The Maison de Verre (French for House of Glass) was built from 1928 to 1932 in Paris, France. Constructed in the early modern style of architecture, the house's design emphasized three primary traits: honesty of materials, variable transparency of forms, and juxtaposition of "industrial" materials and fixtures with a more traditional style of home décor.
The primary materials used were steel, glass, and glass block. Some of the notable "industrial" elements included rubberized floor tiles, bare steel beams, perforated metal sheet, heavy industrial light fixtures, and mechanical fixtures. The design was a collaboration among Pierre Chareau (a furniture and interiors designer), Bernard Bijvoet (a Dutch architect working in Paris since 1927) and Louis Dalbet (craftsman metalworker). Much of the intricate moving scenery of the house was designed on site as the project developed.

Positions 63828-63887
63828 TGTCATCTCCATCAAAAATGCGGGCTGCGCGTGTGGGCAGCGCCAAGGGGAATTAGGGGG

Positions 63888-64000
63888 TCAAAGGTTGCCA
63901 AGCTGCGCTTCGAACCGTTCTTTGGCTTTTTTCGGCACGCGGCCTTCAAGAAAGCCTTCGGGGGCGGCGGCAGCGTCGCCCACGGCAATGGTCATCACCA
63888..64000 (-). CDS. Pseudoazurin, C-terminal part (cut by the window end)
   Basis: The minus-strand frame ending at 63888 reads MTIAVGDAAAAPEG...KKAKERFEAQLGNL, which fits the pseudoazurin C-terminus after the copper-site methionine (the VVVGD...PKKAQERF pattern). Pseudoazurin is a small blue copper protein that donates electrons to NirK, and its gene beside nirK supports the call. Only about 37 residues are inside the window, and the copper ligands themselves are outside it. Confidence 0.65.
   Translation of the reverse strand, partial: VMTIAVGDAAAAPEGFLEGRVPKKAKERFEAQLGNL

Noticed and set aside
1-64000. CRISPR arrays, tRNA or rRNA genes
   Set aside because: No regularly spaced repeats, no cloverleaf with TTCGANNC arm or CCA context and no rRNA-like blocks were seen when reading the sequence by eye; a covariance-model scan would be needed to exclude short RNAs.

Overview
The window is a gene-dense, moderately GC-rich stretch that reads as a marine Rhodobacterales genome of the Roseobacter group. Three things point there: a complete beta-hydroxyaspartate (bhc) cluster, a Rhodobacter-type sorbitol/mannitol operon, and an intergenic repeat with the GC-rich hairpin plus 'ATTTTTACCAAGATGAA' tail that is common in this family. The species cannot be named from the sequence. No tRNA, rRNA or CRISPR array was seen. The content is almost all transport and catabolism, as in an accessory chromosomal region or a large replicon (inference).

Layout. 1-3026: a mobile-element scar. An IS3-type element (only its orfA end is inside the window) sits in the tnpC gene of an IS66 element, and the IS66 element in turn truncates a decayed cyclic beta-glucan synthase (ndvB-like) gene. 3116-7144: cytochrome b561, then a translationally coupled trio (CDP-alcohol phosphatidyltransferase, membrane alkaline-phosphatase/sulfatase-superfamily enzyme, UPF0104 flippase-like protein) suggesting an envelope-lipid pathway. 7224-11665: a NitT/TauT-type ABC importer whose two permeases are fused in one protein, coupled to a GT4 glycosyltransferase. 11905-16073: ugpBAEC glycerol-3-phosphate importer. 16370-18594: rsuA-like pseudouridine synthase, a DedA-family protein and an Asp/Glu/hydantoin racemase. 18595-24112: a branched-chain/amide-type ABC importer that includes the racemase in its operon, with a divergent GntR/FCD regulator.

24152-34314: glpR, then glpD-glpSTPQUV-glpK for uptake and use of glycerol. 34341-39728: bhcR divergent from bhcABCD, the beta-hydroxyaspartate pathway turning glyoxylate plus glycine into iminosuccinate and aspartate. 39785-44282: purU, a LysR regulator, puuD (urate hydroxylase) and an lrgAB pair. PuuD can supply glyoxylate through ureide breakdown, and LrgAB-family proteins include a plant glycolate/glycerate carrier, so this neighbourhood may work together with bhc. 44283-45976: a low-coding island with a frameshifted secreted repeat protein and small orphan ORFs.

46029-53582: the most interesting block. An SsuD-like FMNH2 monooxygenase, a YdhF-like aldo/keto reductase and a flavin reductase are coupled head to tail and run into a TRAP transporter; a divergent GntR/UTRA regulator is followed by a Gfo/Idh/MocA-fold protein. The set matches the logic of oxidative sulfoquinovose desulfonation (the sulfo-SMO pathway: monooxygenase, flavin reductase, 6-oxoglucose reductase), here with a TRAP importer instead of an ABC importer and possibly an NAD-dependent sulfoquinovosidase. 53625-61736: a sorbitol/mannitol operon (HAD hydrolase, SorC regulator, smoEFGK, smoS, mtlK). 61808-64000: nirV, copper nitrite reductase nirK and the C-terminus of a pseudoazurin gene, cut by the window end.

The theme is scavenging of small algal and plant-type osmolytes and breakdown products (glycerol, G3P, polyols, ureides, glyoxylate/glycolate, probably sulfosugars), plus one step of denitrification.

The external form is defined by translucent glass block walls, with select areas of clear glazing for tranparency. Internally, spatial division is variable by the use of sliding, folding or rotating screens in glass, sheet or perforated metal, or in combination. Other mechanical components included an overhead trolley from the kitchen to dining room, a retracting stair from the private sitting room to Mme Dalsace's bedroom and complex bathroom cupboards and fittings.
The program of the home was somewhat unusual in that it included a ground-floor medical suite for Dr. Jean Dalsace. This variable circulation pattern was provided for by a rotating screen which hid the private stairs from patients during the day, but framed the stairs at night.